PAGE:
Towards a national grid for water

When summer begins in the UK, questions are raised around water availability, along with discussions on hosepipe bans, fixing leaks in networks and the transfer of water throughout the UK.

Disregarding any political issues, the technical reasons which are preventing the implementation of a national grid for water in the UK have been defined and dismissed because of the costs. Unlike electricity or gas, water is heavy and the price of pumping it from north to south of the nation is extremely high.

As well as the price of a network of new infrastructure being unacceptable, so is the uncertainty involved in determining where spare water is available and where it is needed. This has brought the decision making process to a standstill.

Water Transfer Schemes

Over the past few years, teams have been involved in a range of projects involving large scale water transfer schemes and in particular, finding alternatives to improve the resilience of water networks. Within that time the specifics and scale of the schemes differed, however, a common theme was identified - the need to enable the displacement of water resources from areas of water surplus to areas of deficit.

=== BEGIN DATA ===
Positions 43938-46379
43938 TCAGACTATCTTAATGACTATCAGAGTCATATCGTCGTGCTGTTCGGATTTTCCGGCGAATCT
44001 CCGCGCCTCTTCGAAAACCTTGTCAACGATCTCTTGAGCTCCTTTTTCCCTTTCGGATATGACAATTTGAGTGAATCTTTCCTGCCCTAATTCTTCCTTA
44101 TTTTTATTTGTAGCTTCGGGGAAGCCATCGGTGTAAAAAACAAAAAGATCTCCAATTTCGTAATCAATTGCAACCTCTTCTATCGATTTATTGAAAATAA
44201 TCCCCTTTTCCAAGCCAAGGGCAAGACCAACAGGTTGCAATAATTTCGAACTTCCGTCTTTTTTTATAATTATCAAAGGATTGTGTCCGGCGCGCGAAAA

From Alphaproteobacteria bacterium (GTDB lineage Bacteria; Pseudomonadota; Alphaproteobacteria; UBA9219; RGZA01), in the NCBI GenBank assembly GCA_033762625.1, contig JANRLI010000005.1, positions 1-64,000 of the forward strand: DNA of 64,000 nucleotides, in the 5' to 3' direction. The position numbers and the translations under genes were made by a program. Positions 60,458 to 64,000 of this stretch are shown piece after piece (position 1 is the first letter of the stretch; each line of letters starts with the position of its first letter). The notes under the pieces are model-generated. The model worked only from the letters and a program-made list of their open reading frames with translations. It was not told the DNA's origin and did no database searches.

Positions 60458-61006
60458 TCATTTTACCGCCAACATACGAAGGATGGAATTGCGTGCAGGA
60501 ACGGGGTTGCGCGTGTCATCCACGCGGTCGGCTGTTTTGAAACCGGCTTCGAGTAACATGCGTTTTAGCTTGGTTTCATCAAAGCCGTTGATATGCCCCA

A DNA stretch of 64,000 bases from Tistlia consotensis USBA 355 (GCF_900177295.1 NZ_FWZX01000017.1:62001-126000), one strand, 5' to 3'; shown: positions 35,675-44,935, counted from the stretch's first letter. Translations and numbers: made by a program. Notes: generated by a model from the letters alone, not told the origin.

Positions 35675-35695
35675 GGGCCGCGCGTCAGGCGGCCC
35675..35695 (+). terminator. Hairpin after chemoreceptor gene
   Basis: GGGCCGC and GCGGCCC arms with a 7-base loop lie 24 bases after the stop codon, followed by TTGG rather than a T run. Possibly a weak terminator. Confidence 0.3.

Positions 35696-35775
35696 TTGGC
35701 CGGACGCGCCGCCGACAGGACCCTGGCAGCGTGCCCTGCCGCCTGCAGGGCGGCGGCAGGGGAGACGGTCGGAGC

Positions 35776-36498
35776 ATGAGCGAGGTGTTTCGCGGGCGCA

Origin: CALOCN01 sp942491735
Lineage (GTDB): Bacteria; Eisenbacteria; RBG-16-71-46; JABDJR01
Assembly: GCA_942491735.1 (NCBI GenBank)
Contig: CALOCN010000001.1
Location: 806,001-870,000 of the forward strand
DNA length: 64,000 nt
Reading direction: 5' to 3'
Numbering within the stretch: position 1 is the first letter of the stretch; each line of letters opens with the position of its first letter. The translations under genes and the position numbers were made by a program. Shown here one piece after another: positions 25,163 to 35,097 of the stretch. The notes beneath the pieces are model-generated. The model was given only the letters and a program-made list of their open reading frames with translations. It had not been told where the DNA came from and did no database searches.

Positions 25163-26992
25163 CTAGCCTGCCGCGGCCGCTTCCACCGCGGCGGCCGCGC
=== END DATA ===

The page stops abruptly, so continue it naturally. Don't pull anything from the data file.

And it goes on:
Even though some of these schemes may look appealing during the first stages, experience proves that, despite encouragement from the regulator, they fell by the wayside because of the differing opinions of the different commercial entities - each of which have different aspirations, needs and ways of working.

The water schemes haven’t attracted the degree of investment in human resource and capital needed to make them reality. This has been a major barrier in the development of an effective national water grid.

The regulatory model needs improving to enhance success and work towards the aim of creating the most effective, successful national grid for water.

At the moment, the water sector has decided that yes, a national grid for water may become reality within the UK, but it will not be the dedicated network for water mains supply that the south-east had hoped for.

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